Have you ever seen a bunch of geeks lock themselves up in a room, hacking throughout the day? This was witnessed when Wingify had its very first Capture The Flag battle.
Capture the Flag (CTF) is a special kind of information security competition which provides a safe and legal way to try your hand at hacking challenges.
We have learned a lot of computer science and security concepts in classes, and by reading articles. But participating in a CTF actually teaches how to break into things when they are not implemented properly, which happens all the time in the real world. In this, all you need to do is to find a flag which is a proof that you solved the puzzle, and submitting it to the platform earns your team points. Flags are typically chosen to look very distinctive, so that when you see one, you’ll know that it’s a flag, and that you’ve solved the puzzle. For example,
Sometime back, Facebook open-sourced a platform to host Jeopardy styled CTF competitions and we couldn’t resist ourselves from using it. It’s simply amazing and sleek. It took around 2-3 weeks to prepare for the event and we had fun brainstorming creating the problem set. Creating the problems required thinking of some real world scenarios from the field of software development and security and combine them with references like Mr. Robot, Snowden, etc. A few ideas were taken from prior experience participating in online CTFs and Wargames.
Wingify CTF was an internal event and very first of its type. Bonus points were offered for teaming up with someone from a non-engineering role. We saw some great participation from the customer support, customer success & marketing teams as well. To bring everyone on the same page, participants were asked to register for the event by solving a teaser. And the teaser was to find a flag in a registration form. You’d be surprised to hear that the form was made using Google Forms 😮.
It was an 8-hour long online event which had 45 participants among 16 teams. There was a total of 12 challenges ranging between 40 and 400 based on the difficulty level with total available 1840 points. The set of challenges included problems in web application security and forensics. There was another teaser to be solved before starting off the real game. Early in the CTF, everyone was doing pretty well especially team Matrix and Hunters. In half of the time, quite a good number of hackers were already done with all the problems except the two most difficult ones. When the team Rootcon and Hustlers solved the challenge worth 400 points, they were the clear winners on everyone’s mind. But as they say, it’s not over till it’s over. At the last-minute when team RSS captured that big flag and stood the first place, it was the same feeling like a dramatic last-minute goal in Football.👏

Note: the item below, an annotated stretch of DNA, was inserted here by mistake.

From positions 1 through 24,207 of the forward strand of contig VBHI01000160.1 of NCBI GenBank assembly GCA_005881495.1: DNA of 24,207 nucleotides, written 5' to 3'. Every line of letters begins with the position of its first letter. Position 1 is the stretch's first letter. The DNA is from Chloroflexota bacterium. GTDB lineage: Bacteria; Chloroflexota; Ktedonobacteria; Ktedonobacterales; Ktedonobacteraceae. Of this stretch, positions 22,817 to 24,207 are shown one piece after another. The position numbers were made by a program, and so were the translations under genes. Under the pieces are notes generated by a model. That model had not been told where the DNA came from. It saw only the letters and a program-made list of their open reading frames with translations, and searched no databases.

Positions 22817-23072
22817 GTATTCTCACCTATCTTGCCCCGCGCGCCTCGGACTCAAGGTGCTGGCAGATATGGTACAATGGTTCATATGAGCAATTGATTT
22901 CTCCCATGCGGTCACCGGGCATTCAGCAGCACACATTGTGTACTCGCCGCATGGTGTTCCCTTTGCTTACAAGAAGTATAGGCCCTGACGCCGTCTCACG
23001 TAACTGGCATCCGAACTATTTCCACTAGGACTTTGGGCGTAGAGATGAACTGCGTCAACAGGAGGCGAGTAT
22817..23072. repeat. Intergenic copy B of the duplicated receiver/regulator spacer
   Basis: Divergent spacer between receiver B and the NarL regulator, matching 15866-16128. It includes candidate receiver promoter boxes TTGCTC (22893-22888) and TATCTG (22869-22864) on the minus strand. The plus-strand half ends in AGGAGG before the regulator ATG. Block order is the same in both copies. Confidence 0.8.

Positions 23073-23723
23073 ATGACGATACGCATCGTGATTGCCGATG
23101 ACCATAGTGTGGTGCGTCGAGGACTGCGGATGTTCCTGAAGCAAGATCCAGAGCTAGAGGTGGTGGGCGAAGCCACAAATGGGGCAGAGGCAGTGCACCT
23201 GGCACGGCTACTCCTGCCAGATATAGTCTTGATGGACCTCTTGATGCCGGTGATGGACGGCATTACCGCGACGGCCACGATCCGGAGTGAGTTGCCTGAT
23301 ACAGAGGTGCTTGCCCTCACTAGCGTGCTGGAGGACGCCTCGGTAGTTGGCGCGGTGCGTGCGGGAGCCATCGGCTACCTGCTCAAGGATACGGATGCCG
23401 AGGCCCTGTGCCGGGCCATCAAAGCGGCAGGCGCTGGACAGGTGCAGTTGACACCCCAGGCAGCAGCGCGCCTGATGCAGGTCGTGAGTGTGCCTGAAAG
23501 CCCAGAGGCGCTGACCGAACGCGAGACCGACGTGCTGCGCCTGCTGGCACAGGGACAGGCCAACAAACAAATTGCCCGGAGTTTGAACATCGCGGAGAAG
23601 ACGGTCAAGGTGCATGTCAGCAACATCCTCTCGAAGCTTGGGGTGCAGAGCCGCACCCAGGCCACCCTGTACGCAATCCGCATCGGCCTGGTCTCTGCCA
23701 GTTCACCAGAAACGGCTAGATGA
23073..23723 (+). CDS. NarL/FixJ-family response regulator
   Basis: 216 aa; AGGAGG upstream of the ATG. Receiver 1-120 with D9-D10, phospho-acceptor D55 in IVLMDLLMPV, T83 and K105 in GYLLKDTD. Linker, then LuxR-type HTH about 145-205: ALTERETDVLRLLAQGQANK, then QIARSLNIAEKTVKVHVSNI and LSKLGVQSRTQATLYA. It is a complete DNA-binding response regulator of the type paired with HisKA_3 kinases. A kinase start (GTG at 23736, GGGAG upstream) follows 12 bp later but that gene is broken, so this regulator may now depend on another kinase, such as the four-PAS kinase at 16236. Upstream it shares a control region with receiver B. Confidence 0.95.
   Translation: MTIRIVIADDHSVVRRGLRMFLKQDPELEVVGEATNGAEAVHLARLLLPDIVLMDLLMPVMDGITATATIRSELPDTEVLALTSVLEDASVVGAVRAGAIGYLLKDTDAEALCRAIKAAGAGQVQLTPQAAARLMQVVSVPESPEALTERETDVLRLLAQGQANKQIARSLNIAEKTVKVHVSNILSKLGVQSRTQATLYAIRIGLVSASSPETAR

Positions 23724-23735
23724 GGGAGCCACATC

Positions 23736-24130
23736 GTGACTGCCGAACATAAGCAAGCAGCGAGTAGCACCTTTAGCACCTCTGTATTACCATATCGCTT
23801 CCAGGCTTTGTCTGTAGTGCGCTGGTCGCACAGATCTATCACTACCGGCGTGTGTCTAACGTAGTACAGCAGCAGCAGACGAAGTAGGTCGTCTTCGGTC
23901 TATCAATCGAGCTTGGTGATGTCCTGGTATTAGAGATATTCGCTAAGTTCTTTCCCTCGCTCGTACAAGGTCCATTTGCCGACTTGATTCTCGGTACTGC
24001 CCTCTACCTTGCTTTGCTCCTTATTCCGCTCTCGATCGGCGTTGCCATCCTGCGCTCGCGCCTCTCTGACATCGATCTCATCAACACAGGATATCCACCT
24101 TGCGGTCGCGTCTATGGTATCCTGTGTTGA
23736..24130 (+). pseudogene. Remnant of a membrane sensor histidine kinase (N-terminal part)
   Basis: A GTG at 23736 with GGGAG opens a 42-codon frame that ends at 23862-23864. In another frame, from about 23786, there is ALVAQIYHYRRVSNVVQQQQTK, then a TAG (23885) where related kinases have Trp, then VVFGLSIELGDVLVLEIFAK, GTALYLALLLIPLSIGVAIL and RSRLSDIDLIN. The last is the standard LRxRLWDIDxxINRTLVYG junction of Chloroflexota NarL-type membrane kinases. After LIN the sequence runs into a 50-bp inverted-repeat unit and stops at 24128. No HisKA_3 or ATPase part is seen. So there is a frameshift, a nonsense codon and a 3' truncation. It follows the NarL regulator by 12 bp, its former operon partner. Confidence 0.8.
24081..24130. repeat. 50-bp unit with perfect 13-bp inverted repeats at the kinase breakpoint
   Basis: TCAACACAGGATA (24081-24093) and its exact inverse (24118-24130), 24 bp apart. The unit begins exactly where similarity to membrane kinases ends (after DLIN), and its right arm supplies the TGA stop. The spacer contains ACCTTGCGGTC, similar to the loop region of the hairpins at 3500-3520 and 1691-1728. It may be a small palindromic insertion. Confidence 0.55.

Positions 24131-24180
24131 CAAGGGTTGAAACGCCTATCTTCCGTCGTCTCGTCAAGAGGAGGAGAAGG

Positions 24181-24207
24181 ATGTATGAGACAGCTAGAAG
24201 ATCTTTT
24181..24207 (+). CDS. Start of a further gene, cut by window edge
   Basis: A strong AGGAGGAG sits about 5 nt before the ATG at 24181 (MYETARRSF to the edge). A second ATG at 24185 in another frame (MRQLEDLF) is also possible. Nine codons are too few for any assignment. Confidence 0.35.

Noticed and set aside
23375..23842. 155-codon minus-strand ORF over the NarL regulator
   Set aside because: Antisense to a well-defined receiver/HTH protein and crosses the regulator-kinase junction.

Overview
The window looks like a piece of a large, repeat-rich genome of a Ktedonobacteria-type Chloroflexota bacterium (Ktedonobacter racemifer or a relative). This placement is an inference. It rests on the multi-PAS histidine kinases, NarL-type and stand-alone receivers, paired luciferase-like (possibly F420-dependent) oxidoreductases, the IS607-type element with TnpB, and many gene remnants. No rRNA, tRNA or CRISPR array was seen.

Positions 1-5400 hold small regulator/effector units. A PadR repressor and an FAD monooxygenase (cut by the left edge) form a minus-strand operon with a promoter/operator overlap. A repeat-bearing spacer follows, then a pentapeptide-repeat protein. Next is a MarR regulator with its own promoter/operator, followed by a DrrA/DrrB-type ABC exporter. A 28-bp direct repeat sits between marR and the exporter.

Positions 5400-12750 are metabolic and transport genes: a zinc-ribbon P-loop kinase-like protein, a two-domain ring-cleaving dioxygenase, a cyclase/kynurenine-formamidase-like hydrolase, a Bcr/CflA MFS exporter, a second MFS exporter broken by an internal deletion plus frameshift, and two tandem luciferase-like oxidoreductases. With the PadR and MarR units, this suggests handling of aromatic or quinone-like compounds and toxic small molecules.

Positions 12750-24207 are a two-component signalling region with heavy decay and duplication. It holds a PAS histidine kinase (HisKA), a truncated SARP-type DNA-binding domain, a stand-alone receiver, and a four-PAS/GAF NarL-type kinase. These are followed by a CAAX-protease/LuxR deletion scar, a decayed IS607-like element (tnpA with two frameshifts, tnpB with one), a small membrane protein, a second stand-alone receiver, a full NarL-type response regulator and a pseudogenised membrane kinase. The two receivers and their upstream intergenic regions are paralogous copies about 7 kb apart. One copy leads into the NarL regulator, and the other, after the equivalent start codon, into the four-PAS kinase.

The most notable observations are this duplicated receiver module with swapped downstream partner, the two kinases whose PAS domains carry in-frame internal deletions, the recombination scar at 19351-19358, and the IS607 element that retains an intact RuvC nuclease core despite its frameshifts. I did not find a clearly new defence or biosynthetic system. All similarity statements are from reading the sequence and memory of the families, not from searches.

I’d like to mention some of the interesting challenges.
XSS - When we talk about Frontend security, cross-site scripting is the first vulnerability that comes to everyone’s mind. One of the challenges was to detect an XSS vulnerability and exploit it by stealing the cookies. The key challenge while creating this problem was using PhantomJS, a headless WebKit, to check whether the XSS payload got successfully triggered.
shell_exec('phantomjs fake-browser.js --url' . $url . ' --password ' . getenv('FLAG'));
S3 Secrets/Credentials - This problem was based on the fact that the credentials, such as Amazon S3 keys, Github tokens, and passwords, are often included in published GitHub repositories. Once you have put sensitive data in a Git repository, it is going to stay in the repo’s history forever (there are ways to avoid this).
Encryption - One of my personal favorites was the problem requiring teams to calculate the MD5 of a given string. Sounds pretty straight, right? The challenge is right here in front of you. Can you capture the flag and send it to email@example.com? 😊
Each participant from the top two teams was given Yubikey and Bluetooth Speaker respectively.
Chhavi and I were able to pull off the event successfully. It turned out to be great and everyone had fun hacking together. I would highly recommend doing something like this for your organization. This will surely increase the breadth of security knowledge.
Mini CTF (External)
Last week, Wingify hosted a PyData Meetup and attendees played a quick round of CTF. You can find the pictures below.
If you would like to practice for such events, you should definitely participate in the online CTFs. You can find the list of long-running CTFs. And if you like playing CTFs, we are hiring for Security Engineer position 😍 🙂.